Marjorie Grene, Honorary University Distinguished Professor of Philosophy and professor emerita at Virginia Tech, passed away March 16 at age 98 after a brief illness.

Grene became the first woman to join the ranks of such great philosophers as Albert Einstein, Jean-Paul Sartre, and John Dewey with the publication of The Philosophy of Marjorie Grene, a volume in the Library of Living Philosophers, in 2002. Inclusion in the series is one of the highest honors a professional philosopher can receive.

Grene was interested in philosophy when she started college in 1927 at Wellesley, but she majored in zoology and minored in English. She went to Germany as an exchange student and attended lectures of Heidegger and Jaspers. She returned home in 1933, the year Hitler came to power, and earned a Ph.D. at Radcliffe. She then began teaching the history of philosophy at the University of Chicago.

Grene continued to publish, but her main occupations were raising her family and helping to run a farm, first in the United States, then in Ireland. She held temporary positions at the University of Manchester (1957-58) and then at the University of Leeds (1958-60), before becoming a Lecturer in Philosophy at Queens University, Belfast (1960-65). She returned to the United States, first as a faculty member, then as Chair of the Department of Philosophy at the University of California, Davis (UC Davis), which she built into a major department, with strengths in history of philosophy and philosophy of science.

After her mandatory retirement from the UC Davis, Grene held visiting positions in twelve colleges and universities plus a research fellowship at the American Museum of Natural History. She earned numerous awards, including fellowship in the prestigious American Academy of Arts and Sciences and the American Association for the Advancement of Science. She published 12 books, including those on Heidegger, Aristotle, Sartre, and Descartes.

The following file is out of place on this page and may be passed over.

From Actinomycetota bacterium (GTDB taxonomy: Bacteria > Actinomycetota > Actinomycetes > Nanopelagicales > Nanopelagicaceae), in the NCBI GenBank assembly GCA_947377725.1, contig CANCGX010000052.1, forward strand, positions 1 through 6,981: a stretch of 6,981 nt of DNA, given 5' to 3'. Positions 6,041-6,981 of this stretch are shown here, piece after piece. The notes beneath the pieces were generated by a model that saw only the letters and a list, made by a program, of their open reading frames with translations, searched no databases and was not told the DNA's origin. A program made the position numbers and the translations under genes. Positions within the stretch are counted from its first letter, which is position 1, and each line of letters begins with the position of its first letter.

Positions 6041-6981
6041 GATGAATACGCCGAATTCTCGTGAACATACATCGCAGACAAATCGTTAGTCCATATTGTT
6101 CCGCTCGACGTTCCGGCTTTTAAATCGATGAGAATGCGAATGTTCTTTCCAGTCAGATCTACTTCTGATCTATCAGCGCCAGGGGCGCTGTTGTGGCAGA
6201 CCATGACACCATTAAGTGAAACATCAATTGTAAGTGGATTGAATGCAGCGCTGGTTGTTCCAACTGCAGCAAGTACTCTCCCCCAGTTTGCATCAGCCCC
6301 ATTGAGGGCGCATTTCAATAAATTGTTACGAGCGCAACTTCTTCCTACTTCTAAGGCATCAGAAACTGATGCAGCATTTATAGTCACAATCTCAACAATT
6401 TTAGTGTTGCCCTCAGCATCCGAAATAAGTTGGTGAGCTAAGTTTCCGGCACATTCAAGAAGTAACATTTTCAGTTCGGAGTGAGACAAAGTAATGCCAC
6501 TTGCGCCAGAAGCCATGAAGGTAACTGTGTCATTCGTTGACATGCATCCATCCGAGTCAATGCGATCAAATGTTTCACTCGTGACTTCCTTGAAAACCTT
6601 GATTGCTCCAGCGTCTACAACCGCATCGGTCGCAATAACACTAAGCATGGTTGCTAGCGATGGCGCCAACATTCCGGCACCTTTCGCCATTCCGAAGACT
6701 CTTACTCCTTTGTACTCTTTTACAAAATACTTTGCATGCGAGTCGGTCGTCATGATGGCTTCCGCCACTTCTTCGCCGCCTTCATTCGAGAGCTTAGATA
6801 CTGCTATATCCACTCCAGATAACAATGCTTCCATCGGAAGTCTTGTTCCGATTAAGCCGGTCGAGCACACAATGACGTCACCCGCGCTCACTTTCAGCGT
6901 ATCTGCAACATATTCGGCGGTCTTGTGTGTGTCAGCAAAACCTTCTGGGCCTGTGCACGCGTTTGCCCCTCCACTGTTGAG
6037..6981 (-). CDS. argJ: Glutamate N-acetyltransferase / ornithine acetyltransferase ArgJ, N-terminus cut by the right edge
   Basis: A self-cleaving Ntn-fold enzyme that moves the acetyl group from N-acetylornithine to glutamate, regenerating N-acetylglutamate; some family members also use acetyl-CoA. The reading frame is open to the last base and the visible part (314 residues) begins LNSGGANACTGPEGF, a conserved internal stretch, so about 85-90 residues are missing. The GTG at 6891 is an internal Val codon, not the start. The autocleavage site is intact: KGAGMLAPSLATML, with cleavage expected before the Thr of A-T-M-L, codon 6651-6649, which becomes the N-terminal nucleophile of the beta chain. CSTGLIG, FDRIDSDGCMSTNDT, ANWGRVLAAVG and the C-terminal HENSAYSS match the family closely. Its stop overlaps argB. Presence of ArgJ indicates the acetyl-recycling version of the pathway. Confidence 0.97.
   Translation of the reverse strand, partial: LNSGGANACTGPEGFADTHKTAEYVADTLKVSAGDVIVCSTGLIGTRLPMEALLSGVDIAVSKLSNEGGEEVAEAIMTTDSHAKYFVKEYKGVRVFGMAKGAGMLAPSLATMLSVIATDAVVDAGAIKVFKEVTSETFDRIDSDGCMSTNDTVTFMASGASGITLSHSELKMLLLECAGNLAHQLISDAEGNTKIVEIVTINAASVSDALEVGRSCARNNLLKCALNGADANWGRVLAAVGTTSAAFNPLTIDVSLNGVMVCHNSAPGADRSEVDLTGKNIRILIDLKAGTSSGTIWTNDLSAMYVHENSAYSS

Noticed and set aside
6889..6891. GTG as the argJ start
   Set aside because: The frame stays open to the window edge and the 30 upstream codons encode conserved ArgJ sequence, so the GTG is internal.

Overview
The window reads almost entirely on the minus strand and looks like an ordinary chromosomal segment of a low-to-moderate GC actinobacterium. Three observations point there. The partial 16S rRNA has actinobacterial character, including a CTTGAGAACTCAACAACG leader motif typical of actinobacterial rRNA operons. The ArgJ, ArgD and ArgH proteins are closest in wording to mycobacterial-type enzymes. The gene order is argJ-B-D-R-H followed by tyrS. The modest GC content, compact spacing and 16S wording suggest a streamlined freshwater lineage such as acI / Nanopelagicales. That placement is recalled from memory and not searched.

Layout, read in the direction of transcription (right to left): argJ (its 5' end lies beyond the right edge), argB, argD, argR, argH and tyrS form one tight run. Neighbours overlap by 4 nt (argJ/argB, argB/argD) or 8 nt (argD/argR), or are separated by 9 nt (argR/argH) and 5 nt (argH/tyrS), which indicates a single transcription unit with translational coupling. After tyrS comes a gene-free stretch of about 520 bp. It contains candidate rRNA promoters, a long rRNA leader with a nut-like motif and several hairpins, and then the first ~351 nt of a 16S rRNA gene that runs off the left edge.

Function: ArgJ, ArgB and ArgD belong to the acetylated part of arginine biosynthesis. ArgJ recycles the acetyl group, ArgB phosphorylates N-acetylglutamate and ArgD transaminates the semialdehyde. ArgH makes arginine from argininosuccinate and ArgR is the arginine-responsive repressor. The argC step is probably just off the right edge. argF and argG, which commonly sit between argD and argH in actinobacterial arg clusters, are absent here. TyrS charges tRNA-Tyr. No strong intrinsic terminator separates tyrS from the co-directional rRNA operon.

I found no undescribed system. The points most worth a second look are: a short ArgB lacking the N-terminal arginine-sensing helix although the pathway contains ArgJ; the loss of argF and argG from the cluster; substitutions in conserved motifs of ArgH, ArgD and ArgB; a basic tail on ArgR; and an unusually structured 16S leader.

In 1988, when her daughter Ruth moved from Cornell University to Virginia Tech, Grene also moved to Blacksburg, Va., where she was named as an Honorary University Distinguished Professor and adjunct professor of philosophy and science studies at Virginia Tech. Grene played a significant role in both of these units for many years, participating in colloquia, tutoring students, and collaborating with various colleagues.

She remained intellectually active until about 2005, publishing her last major book, The Philosophy of Biology: An Episodic History, written with David Depew, with Cambridge University Press in 2004. She served as the president of the Pacific Division of the American Philosophical Association from 1971 to 1972; the Phi Beta Kappa Romanell Lecturer in 1991-92, delivering the lectures at the UC Davis; was awarded honorary degrees by Tulane University and the University of Dijon; and received many additional honors.

Several Festschrifts have been devoted to her work including volume 29 of the Library of Living Philosophers, the first to be devoted to the work of a woman (L.E. Hahn. and R.E. Auxier (eds.), The Philosophy of Marjorie Grene, Chicago and La Salle, IL,: Open Court, 2002), and J. Gayon and R.M. Burian (eds.), 2007, Conceptions de la Science: Hier, Aujourd'hui, Demain. Hommage à Marjorie Grene, Brussels: Ousia.

Marjorie Grene is survived by her daughter Ruth, who is on the Virginia Tech faculty in the Department of Plant Pathology, Physiology, and Weed Science; her son Nicholas, who is a Professor of English Literature in the School of English, Trinity College, Dublin, Ireland,; his wife Eleanor; six grandchildren: Sophia, Hannah, Jessica, Clement, Nick and Lucy Grene; and one great-granddaughter, Nazyia Terry.

To allow her Irish family to participate, a memorial service in Blacksburg is tentatively scheduled for May 3. A detailed memorial notice, a curriculum vitae, a 2003 interview, and a 2005 interview can be found on the Department of Philosophy website. Further details will be posted online as they are available.

Professor Emeritus Richard Burian contributed to this story.